Interestingly, our autistic daughter also brings a notebook, and although she doesn’t really catch what the speakers are saying, I have seen that she simply makes lists of things that bring her happiness or for which she is grateful. I wondered at first when I saw her doing this and then realized that those were the things that came into her mind when she felt the Spirit.
Helping children with taking notes helps them understand how the Spirit can speak to them and how the Lord shows his love and care for them through general conference.
Step 5: Follow with Faith
This means using what we have learned to make changes in our life. We can review what we have specifically been asked to do in general conference, set family goals and then follow with obedience to the best of our ability. It is also easy to remind ourselves of conference messages by including quotes and stories in our family home evening lessons. We can help our children use them in their Primary talks, and youth can incorporate them into their seminary devotionals and class lessons. In this way, general conference becomes something that propels us forward a few more feet in our spiritual progress every six months.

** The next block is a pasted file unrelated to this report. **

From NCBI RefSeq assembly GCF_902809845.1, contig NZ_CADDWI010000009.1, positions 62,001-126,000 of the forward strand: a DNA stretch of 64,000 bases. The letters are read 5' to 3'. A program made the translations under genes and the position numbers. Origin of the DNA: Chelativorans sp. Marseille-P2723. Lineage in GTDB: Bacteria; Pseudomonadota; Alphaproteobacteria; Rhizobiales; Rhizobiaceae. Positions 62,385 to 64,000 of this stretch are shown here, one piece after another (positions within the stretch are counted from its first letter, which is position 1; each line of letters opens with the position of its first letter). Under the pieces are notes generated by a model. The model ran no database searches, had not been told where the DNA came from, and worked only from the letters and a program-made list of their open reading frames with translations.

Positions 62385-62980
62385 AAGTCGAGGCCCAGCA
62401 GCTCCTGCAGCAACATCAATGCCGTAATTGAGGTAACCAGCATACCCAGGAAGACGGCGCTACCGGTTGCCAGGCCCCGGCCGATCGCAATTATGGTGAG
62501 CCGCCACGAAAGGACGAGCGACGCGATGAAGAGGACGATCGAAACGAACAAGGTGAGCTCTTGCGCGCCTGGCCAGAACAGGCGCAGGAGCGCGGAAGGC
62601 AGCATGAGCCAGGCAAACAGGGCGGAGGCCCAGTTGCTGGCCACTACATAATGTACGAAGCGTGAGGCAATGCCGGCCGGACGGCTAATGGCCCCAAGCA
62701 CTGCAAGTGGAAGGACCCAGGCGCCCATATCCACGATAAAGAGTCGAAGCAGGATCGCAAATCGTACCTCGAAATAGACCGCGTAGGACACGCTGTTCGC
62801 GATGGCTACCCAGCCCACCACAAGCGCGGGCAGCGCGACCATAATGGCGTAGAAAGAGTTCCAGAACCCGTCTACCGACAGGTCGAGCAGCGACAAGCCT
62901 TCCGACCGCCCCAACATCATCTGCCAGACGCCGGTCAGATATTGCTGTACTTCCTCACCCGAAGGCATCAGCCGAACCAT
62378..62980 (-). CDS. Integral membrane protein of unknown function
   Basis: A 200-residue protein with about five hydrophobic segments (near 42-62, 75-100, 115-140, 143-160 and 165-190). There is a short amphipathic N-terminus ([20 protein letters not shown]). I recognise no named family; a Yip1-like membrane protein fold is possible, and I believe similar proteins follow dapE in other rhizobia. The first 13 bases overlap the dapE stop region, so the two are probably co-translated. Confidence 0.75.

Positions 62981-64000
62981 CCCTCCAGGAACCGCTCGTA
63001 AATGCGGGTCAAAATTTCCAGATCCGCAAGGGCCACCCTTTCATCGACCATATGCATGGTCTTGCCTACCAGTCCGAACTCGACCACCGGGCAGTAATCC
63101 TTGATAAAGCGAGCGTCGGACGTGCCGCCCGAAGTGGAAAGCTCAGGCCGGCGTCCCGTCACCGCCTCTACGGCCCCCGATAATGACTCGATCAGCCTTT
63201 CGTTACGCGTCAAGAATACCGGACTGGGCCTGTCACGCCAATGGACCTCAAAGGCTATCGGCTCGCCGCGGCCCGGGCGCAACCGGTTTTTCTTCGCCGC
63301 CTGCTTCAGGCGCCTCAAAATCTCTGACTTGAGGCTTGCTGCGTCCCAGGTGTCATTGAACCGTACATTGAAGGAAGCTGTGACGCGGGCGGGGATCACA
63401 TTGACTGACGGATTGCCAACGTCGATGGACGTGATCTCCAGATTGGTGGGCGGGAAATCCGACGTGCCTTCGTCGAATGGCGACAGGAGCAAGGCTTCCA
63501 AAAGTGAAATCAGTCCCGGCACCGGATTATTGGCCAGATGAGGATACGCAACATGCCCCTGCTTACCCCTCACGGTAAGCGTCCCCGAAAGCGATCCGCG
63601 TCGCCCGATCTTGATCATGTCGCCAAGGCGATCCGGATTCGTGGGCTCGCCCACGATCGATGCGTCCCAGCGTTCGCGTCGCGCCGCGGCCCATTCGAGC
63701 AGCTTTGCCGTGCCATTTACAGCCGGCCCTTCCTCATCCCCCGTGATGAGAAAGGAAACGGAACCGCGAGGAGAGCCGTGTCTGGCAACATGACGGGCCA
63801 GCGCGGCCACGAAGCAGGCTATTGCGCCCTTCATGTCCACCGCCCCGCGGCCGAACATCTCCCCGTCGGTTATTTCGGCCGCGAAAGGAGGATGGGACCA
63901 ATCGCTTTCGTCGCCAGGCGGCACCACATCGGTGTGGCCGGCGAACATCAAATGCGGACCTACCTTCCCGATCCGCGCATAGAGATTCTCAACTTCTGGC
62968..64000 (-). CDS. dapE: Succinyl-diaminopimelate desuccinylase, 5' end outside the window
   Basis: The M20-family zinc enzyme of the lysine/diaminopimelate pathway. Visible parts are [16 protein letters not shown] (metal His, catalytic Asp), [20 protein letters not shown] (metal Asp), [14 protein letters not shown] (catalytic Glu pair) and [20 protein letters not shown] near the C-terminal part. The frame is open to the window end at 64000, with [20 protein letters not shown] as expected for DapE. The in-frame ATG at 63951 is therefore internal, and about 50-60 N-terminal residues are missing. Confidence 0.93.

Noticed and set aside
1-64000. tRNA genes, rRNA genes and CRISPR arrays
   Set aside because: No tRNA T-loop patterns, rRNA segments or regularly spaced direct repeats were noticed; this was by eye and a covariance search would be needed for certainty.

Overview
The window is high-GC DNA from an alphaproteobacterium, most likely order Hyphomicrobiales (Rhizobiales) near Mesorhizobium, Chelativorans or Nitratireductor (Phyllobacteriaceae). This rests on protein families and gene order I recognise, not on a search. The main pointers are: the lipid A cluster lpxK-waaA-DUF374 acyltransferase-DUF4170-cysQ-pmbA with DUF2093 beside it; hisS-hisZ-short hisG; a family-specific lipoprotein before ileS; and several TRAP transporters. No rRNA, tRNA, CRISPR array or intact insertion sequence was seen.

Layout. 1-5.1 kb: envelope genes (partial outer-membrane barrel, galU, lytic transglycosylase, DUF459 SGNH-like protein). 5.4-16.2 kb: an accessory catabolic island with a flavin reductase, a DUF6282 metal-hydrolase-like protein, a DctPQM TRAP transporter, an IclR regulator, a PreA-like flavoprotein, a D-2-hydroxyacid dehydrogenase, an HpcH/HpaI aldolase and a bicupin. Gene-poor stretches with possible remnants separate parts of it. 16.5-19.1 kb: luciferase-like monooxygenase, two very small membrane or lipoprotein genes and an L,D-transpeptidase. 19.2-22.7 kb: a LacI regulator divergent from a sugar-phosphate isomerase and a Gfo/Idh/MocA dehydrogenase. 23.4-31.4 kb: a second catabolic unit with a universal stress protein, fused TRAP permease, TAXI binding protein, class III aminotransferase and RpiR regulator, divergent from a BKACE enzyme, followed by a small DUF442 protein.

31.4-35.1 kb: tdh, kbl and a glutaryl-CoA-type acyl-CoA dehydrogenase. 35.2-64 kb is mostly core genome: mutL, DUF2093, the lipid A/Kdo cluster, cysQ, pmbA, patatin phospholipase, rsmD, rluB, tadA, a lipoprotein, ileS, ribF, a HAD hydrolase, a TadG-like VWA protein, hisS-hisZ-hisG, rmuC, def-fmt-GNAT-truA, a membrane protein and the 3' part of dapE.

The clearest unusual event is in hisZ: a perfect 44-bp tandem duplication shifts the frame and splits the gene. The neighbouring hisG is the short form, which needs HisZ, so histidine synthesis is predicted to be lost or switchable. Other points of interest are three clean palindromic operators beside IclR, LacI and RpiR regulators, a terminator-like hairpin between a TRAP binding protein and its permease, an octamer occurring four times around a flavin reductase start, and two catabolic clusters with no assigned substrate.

Now that most of our five children are grown, I can say that every one of them loves general conference, looks forward to it and feels the comfort of the spirit and the love of our living prophets and apostles. They can relate to many of them individually. I can’t describe the joy I have as a parent when I know that our child at college (sometimes on another continent) is watching all of the sessions on conference weekend, with roommates or grandparents, happily and on their own initiative without any prompting from us.
It is exciting to share things together afterward as well and realize how similar our impressions were and how we’ve all felt significantly uplifted and ready to move forward with faith in the coming months.
How have you been able to make general conference a special part of your children’s lives?